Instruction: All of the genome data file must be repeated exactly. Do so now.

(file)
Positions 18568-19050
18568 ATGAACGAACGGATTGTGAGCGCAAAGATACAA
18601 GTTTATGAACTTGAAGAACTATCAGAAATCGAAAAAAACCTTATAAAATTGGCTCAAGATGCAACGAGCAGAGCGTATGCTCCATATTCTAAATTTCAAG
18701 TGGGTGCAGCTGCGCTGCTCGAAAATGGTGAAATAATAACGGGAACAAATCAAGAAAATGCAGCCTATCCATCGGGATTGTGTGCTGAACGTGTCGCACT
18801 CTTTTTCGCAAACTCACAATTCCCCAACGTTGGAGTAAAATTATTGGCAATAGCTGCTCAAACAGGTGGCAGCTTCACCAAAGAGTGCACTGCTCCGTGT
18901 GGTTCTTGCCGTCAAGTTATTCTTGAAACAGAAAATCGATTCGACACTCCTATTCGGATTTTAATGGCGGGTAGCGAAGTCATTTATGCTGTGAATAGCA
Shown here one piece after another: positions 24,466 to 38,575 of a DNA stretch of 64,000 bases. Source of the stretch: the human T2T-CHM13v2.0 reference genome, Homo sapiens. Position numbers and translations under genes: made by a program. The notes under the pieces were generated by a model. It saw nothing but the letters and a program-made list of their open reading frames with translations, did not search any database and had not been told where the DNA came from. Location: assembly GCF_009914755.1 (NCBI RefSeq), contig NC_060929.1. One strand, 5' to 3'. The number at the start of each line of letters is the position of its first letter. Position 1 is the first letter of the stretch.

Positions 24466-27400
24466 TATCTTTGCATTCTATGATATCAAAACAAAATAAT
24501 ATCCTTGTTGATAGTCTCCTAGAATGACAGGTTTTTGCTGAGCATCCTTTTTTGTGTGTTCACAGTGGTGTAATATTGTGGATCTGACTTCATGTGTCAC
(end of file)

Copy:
Positions 18568-19050
18568 ATGAACGAACGGATTGTGAGCGCAAAGATACAA
18601 GTTTATGAACTTGAAGAACTATCAGAAATCGAAAAAAACCTTATAAAATTGGCTCAAGATGCAACGAGCAGAGCGTATGCTCCATATTCTAAATTTCAAG
18701 TGGGTGCAGCTGCGCTGCTCGAAAATGGTGAAATAATAACGGGAACAAATCAAGAAAATGCAGCCTATCCATCGGGATTGTGTGCTGAACGTGTCGCACT
18801 CTTTTTCGCAAACTCACAATTCCCCAACGTTGGAGTAAAATTATTGGCAATAGCTGCTCAAACAGGTGGCAGCTTCACCAAAGAGTGCACTGCTCCGTGT
18901 GGTTCTTGCCGTCAAGTTATTCTTGAAACAGAAAATCGATTCGACACTCCTATTCGGATTTTAATGGCGGGTAGCGAAGTCATTTATGCTGTGAATAGCA
Shown here one piece after another: positions 24,466 to 38,575 of a DNA stretch of 64,000 bases. Source of the stretch: the human T2T-CHM13v2.0 reference genome, Homo sapiens. Position numbers and translations under genes: made by a program. The notes under the pieces were generated by a model. It saw nothing but the letters and a program-made list of their open reading frames with translations, did not search any database and had not been told where the DNA came from. Location: assembly GCF_009914755.1 (NCBI RefSeq), contig NC_060929.1. One strand, 5' to 3'. The number at the start of each line of letters is the position of its first letter. Position 1 is the first letter of the stretch.

Positions 24466-27400
24466 TATCTTTGCATTCTATGATATCAAAACAAAATAAT
24501 ATCCTTGTTGATAGTCTCCTAGAATGACAGGTTTTTGCTGAGCATCCTTTTTTGTGTGTTCACAGTGGTGTAATATTGTGGATCTGACTTCATGTGTCAC